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With August almost over and September around the corner, we’re only a few weeks away from the start of Fantastic Fest, taking place September 22nd–29th in Austin, Texas. Following the announcement of the first wave of programming earlier this month, the second wave of films have now been revealed, including even more titles for horror, sci-fi, and suspense fans to look forward to seeing:
Press Release: Austin, TX – Thursday, August 25, 2016 – Alamo Drafthouse’s Fantastic Fest delivers another dose of cinematic decadence with its second wave of programming. Procured once again from the most curious corners of the genre universe, Fantastic Fest is proud to announce its opening film, Denis Villeneuve’s stunning Arrival. Arrival marks Villeneuve’s Fantastic Fest debut, which has proven to be worth the wait as his spectacular science fiction feature promises to kick off proceedings in explosive fashion.
It wouldn’t be Fantastic Fest »
- Derek Anderson
After countless rumors of release dates, delays, and social media teases, this past weekend, Frank Ocean floored the music world by dropping two albums — Endless and Blonde — along with a massive magazine titled, “Boys Don’t Cry.” He ended the four year drought since 2012’s Channel Orange is a huge way, and in the […]
- Kevin Jagernauth
The modern movie landscape can make some people feel like the best days of film are behind us. With remakes, reboots and adaptations very abundant, and original movies seemingly not raking it in at the box office, that is an understandable sentiment. But the BBC felt like there are a lot of recent movies worth celebrating, and that is why they set out to make a list of the 100 greatest movies of the 21st century. The list they came up with is nothing if not interesting, and it is definitely a reminder that there are a lot of great movies that have been made in the last 16 years.
BBC published the list on Tuesday morning, after taking months to put it all together. In order to come up with this list, they used nearly 200 critics from both print and online publications, as well as academics and curators. The contributors that were used spanned the globe, »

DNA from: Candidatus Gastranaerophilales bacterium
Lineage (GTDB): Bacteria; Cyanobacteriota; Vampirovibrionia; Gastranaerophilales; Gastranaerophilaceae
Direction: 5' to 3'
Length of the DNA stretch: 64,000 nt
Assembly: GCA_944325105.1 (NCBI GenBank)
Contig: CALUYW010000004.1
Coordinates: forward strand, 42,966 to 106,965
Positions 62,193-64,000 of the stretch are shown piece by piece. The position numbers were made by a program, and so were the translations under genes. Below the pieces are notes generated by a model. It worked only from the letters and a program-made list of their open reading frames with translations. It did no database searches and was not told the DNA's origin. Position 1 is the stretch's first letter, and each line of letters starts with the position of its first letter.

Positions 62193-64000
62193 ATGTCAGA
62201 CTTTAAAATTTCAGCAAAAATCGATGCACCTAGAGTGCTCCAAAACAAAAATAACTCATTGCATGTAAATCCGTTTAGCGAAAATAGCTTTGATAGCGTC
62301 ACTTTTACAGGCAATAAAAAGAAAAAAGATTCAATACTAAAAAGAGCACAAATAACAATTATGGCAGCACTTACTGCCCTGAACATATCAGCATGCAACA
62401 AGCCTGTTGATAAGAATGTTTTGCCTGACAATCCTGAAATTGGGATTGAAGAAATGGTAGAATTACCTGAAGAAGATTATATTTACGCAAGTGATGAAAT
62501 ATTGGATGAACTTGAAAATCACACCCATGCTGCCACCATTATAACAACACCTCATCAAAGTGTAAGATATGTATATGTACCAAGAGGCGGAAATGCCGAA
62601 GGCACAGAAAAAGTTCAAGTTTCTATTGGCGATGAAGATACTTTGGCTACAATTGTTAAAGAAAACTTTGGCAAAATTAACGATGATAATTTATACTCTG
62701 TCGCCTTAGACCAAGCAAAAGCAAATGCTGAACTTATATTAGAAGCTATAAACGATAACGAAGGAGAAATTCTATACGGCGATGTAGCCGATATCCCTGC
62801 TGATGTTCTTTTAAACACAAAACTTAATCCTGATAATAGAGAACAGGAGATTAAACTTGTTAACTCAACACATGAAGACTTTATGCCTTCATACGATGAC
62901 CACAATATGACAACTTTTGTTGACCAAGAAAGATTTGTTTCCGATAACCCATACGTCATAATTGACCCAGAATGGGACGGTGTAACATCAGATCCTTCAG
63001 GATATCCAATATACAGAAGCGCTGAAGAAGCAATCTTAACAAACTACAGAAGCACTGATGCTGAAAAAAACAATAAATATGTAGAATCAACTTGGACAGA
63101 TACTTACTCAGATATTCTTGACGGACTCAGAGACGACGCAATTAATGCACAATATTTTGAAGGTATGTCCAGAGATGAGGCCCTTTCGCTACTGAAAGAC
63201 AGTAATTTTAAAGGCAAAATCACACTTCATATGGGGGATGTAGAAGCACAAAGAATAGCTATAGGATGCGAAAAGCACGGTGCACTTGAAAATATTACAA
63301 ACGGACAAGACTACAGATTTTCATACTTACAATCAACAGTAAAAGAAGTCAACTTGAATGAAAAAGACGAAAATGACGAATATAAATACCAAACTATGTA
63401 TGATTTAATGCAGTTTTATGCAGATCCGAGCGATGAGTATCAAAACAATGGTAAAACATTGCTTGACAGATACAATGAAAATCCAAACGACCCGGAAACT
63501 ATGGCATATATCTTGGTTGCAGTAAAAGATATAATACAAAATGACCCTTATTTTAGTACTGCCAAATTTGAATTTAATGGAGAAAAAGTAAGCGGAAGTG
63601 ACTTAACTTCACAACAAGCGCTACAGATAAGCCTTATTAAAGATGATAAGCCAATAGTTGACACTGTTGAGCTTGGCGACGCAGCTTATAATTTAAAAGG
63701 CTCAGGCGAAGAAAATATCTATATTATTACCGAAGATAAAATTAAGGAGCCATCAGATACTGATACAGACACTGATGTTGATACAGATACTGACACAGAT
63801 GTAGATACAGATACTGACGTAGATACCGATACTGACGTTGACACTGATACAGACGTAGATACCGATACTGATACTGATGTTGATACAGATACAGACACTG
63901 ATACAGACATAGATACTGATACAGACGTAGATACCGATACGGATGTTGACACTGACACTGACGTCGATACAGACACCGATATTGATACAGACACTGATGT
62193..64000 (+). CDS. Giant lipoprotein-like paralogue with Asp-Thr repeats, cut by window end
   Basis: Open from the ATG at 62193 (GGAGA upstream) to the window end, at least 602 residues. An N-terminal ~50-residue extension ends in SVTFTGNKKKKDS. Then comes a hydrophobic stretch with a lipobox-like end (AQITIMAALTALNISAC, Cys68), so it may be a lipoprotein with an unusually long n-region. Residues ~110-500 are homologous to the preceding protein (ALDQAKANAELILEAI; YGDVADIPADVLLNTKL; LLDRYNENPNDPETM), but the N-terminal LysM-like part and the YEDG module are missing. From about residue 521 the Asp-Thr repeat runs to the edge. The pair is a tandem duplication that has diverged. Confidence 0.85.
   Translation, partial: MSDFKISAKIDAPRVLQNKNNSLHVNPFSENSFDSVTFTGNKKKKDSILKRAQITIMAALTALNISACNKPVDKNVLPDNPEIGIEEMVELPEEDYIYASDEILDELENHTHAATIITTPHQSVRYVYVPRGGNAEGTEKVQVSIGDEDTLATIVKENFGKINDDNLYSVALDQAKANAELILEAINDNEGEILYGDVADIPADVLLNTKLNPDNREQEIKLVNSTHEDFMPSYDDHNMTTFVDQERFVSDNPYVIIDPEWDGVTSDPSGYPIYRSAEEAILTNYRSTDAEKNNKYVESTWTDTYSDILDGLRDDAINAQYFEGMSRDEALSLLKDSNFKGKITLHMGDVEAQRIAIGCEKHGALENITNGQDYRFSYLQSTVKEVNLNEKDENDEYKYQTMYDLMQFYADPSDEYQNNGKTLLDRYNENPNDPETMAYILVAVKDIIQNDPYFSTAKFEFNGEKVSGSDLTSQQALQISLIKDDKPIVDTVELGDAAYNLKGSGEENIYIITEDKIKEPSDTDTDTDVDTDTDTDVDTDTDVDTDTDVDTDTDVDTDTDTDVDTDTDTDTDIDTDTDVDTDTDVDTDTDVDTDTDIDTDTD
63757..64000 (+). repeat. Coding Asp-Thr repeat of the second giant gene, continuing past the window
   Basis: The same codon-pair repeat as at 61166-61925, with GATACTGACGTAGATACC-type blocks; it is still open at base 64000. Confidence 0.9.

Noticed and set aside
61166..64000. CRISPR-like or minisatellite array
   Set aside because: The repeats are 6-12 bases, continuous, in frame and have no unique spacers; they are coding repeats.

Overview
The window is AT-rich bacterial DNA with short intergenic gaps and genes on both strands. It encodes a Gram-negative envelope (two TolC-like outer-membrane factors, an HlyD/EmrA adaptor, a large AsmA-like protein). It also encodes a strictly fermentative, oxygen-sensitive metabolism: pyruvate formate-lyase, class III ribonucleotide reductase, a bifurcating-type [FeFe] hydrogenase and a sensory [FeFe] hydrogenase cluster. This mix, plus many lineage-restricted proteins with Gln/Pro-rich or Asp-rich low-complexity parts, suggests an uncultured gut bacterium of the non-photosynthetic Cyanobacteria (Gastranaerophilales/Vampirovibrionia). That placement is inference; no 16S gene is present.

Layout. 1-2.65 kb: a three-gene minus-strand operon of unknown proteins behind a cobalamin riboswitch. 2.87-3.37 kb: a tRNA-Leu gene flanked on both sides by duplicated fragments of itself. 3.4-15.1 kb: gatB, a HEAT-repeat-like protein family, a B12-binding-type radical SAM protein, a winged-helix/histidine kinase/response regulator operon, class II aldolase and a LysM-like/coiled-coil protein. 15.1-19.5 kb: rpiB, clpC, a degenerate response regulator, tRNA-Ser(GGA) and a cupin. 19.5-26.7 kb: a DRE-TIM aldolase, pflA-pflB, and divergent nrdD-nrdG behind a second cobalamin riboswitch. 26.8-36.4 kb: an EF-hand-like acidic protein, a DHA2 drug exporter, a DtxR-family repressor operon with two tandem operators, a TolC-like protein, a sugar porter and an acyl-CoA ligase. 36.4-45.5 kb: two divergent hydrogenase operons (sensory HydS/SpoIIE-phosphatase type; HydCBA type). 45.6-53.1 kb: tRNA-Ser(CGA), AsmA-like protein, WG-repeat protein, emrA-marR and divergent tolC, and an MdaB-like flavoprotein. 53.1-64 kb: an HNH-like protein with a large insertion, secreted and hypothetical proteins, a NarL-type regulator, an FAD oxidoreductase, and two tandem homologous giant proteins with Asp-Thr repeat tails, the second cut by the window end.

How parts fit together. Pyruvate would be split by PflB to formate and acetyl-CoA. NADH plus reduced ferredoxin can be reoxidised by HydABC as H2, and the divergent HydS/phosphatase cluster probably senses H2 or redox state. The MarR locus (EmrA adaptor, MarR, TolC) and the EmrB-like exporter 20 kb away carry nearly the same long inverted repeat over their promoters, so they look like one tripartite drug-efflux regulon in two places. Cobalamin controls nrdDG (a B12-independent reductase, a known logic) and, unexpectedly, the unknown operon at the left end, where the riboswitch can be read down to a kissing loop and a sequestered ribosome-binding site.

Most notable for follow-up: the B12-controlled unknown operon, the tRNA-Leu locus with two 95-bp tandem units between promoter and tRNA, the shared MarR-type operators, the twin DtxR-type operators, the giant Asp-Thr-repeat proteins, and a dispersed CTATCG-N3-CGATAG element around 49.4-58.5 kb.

If there’s one thing that pop culture obsessives love doing, it’s making lists. If there’s another thing they love doing, it’s dissecting and arguing about a list made by another pop culture obsessive. What was included? What was overlooked? What ranked way too high and what should’ve ranked higher? These are the questions on which the discussion is built. So today, when the BBC published a list of the top 100 films of the 21st century based on top 10 lists of 177 critics worldwide, controversy was sure to erupt. For starters, here’s the top 25 of the list:
25. Memento (Christopher Nolan, 2000)
21. The Grand Budapest Hotel (Wes Anderson, 2014)
20. Synecdoche, New York (Charlie Kaufman, 2008)
19. Mad Max: Fury Road (George ...
- Rob Dean
After a few delays, Frank Ocean‘s Channel Orange follow-up, Blond, has now arrived and, with it, not only an additional visual album, but Boys Don’t Cry, a magazine that only a select few were able to get their hands on. (Although, if you believe the artist’s mom, we can expect a wider release soon.) In between a personal statement about his new work and a Kanye West poem about McDonalds, Ocean also listed his favorite films of all-time and we have the full list today.
Clocking at 207.23 hours, as Ocean notes, his list includes classics from Andrei Tarkovsky, David Lynch, Ingmar Bergman, Stanley Kubrick, Martin Scorsese, Orson Welles, Rainer Werner Fassbinder, Jean Cocteau, Alfred Hitchcock, Francis Ford Coppola, Fritz Lang, Werner Herzog, Akira Kurosawa, Ridley Scott, Bernardo Bertolucci, Sergei Eisenstein, F. W. Murnau, Luis Buñuel, and more.
As for some more recent titles, it looks like The Royal Tenenbaums »
- Jordan Raup
Last year, the BBC polled a bunch of critics to determine the 100 greatest American films of all time and only six films released after 2000 placed at all. This year, the BBC decided to determine the “new classics,” films from the past 16 years that will likely stand the test of time, so they polled critics from around the globe for their picks of the 100 greatest films of the 21st Century so far. David Lynch’s “Mulholland Dr.” tops the list, Wong Kar-Wai’s “In The Mood For Love” places second, and Paul Thomas Anderson and the Coen Brothers both have 2 films in the top 25. See the full results below.
Read More: The Best Movies of the 21st Century, According to IndieWire’s Film Critics
Though the list itself is fascinating, what’s also compelling are the statistics about the actual list. According to the the BBC, they polled 177 film critics from every continent except Antarctica. »
- Vikram Murthi
Ryan Lambie Aug 23, 2016
A critics' survey puts Mullholland Drive at the top of the list of the best films since 2000. Did yours make the cut?